A controversial report questioning the importance of any risk posed by processed and red meat made headlines in late 2019. A series of articles published in the Annals of Internal Medicine showed that people on diets low in red and processed meat had lower CVD, cancer, and all-cause mortality. However, the Annals authors claimed that the research showed that consumption of processed and red meat caused only trivial increases in CVD risk, the research methodology of studies was too flawed, and overall, the evidence was too weak to serve as guidance for the public. The study concluded that the health benefits were just not clear enough or great
enough to suggest changing diets to reduce or giving eating up red and processed meat.
The push back from leading nutrition scientists was immediate and scathing. Some of them demanded the retraction of the articles. They pointed out that the most scientifically sound research methods, such as randomized controlled trials
of people on a fixed diet over many years, are just not feasible for nutritional research. Critics of the Annals article noted that the conclusions of the observational research methods that are used in much nutritional research are valid. The
vast majority of studies show that red and processed meat consumption increases the risk of all-cause and cardiovascular mortality. Critics of the Annals article also pointed out that the lead author had industry funding that constituted an undisclosed
conflict of interest. My advice is to stick with the recommendations of the nutrition experts and minimize the consumption of red and processed meat.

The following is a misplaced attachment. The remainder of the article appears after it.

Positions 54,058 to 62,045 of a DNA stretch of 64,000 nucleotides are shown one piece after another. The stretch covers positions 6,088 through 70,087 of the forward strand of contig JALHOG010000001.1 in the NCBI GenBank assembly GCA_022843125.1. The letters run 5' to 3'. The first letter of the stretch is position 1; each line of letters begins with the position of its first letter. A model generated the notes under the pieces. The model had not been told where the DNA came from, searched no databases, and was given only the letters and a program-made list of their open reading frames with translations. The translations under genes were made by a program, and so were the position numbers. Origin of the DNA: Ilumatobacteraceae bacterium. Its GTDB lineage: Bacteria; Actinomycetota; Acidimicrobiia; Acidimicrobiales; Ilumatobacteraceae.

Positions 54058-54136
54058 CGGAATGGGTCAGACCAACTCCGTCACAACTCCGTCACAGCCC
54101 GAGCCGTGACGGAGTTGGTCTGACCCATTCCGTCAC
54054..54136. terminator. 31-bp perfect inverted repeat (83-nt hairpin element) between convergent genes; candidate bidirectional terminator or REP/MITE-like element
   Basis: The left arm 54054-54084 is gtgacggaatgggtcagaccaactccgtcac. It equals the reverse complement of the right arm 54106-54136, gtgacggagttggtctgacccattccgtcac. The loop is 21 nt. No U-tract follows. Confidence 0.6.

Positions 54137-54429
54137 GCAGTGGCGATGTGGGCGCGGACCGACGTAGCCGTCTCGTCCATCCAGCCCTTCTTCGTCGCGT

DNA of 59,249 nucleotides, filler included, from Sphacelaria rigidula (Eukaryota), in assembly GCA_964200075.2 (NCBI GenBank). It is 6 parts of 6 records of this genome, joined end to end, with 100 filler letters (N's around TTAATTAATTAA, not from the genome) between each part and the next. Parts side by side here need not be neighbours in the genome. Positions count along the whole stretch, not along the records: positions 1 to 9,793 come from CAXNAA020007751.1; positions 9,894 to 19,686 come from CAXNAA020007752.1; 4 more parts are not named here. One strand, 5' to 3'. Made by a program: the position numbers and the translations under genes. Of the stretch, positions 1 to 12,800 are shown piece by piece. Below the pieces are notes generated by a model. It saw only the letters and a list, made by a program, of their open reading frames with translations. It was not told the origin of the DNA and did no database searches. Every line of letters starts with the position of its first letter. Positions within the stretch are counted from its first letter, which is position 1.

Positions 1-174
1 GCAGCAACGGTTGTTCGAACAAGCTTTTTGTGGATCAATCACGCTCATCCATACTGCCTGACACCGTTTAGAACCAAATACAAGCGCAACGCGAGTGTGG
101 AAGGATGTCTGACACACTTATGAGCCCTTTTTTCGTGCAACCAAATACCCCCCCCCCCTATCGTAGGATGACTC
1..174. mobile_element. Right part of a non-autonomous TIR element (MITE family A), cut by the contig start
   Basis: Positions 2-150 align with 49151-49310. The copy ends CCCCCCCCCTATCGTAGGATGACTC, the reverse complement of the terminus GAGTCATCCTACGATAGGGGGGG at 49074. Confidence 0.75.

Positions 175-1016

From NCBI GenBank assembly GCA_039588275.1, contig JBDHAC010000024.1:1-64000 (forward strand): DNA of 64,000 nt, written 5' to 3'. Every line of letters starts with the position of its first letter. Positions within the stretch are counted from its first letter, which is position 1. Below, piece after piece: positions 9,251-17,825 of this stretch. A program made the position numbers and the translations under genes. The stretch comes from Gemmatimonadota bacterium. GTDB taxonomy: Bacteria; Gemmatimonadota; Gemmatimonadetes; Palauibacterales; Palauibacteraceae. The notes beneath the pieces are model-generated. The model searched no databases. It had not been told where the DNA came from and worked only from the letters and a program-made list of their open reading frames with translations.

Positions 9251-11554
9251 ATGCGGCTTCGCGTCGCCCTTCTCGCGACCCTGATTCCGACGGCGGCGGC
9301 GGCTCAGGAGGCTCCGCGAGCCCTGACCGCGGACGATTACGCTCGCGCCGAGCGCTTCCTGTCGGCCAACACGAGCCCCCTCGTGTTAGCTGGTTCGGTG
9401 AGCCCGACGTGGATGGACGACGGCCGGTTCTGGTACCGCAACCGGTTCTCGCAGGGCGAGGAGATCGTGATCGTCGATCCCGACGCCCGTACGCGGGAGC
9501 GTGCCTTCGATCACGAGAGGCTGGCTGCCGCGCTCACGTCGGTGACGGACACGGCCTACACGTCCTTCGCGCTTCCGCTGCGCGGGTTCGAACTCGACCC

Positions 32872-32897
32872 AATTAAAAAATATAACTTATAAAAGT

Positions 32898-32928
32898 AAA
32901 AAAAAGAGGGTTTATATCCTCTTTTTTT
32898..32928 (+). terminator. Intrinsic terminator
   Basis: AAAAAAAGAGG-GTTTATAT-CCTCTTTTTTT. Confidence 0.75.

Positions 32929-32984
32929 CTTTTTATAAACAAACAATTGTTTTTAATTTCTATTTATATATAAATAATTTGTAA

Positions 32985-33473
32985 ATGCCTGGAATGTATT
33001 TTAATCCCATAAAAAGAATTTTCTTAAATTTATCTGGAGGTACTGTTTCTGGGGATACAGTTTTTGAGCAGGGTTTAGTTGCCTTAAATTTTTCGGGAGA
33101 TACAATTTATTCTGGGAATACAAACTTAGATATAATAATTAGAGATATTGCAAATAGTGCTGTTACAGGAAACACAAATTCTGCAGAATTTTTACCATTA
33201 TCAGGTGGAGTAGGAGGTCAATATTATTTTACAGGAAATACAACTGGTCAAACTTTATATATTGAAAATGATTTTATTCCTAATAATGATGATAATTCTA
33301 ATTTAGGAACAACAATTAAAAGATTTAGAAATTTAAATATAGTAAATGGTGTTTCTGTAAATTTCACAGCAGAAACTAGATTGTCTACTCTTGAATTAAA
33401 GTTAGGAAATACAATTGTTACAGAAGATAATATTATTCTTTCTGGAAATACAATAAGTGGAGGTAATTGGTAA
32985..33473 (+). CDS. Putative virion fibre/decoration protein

Veggie burgers or meatless burgers are a rapidly growing option that in 2019 were available at 20,000 restaurants across the U.S. Some of these products may be highly processed and high in sugar, salt, and fat. For example, Beyond Meat’s ingredients
for its plant-based patties are high in sodium and saturated fat. They include water, pea protein isolate, expeller-pressed canola oil, refined coconut oil, rice protein, and other natural flavors. Ingredients for Impossible Foods burgers are also high in sodium and saturated fat. They include water, soy protein concentrate, coconut oil, sunflower oil, potato protein, soy leghemoglobin, and natural flavors. Artificial meats may or may not be healthy for the environment but do not always fit the profile of healthy foods for human consumption.
It is important to read the labels of meatless burgers because some may be healthy foods, but others are not. Another important reason to cut back on eating meat, especially from ruminants such as beef cattle and sheep that emit large amounts of methane, is because global livestock production is the source of about 18% of all greenhouse gas emissions. There is little evidence that more than the recommended minimum of about 10% to 15% of total calories from protein a day are beneficial. Avoiding high red and processed meat consumption is advisable to support both human health and the health of the planet.
This blog presents opinions and ideas and is intended to provide helpful general information. I am not engaged in rendering advice or services to the individual reader. The ideas, procedures and suggestions in that are presented are not in any way a substitute for the advice and care of the reader’s own physician or other medical professional based on the reader’s own individual conditions, symptoms or concerns. If the reader needs personal medical, health, dietary, exercise or other assistance or advice the reader should consult a physician and/or other qualified health professionals. The author specifically disclaims all responsibility for any injury, damage or loss that the reader may incur as a direct or indirect consequence of following any directions or suggestions given in this blog or participating in any programs described in this blog or in the book, The Building Blocks of Health––How to Optimize Your Health with a Lifestyle Checklist (available in print or downloaded at Amazon, Apple). Copyright 2021 by J. Joseph Speidel.